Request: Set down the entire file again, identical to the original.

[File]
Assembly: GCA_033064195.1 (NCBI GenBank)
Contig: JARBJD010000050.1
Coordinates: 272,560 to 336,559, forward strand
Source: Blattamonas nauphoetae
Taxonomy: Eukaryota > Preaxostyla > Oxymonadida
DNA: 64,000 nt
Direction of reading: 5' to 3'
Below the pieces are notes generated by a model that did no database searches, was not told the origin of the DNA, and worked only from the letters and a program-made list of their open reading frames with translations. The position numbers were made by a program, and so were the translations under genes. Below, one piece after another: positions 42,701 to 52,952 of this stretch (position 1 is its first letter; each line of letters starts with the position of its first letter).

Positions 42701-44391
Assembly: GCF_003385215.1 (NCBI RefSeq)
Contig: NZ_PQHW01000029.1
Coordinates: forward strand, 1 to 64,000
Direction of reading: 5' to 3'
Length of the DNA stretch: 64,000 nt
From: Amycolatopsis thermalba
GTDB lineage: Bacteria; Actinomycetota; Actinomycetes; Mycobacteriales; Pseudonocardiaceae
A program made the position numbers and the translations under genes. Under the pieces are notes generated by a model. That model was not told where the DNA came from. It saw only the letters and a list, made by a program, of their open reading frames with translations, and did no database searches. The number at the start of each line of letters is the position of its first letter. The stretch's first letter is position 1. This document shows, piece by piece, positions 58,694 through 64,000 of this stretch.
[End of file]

Assembly: GCA_033064195.1 (NCBI GenBank)
Contig: JARBJD010000050.1
Coordinates: 272,560 to 336,559, forward strand
Source: Blattamonas nauphoetae
Taxonomy: Eukaryota > Preaxostyla > Oxymonadida
DNA: 64,000 nt
Direction of reading: 5' to 3'
Below the pieces are notes generated by a model that did no database searches, was not told the origin of the DNA, and worked only from the letters and a program-made list of their open reading frames with translations. The position numbers were made by a program, and so were the translations under genes. Below, one piece after another: positions 42,701 to 52,952 of this stretch (position 1 is its first letter; each line of letters starts with the position of its first letter).

Positions 42701-44391
Assembly: GCF_003385215.1 (NCBI RefSeq)
Contig: NZ_PQHW01000029.1
Coordinates: forward strand, 1 to 64,000
Direction of reading: 5' to 3'
Length of the DNA stretch: 64,000 nt
From: Amycolatopsis thermalba
GTDB lineage: Bacteria; Actinomycetota; Actinomycetes; Mycobacteriales; Pseudonocardiaceae
A program made the position numbers and the translations under genes. Under the pieces are notes generated by a model. That model was not told where the DNA came from. It saw only the letters and a list, made by a program, of their open reading frames with translations, and did no database searches. The number at the start of each line of letters is the position of its first letter. The stretch's first letter is position 1. This document shows, piece by piece, positions 58,694 through 64,000 of this stretch.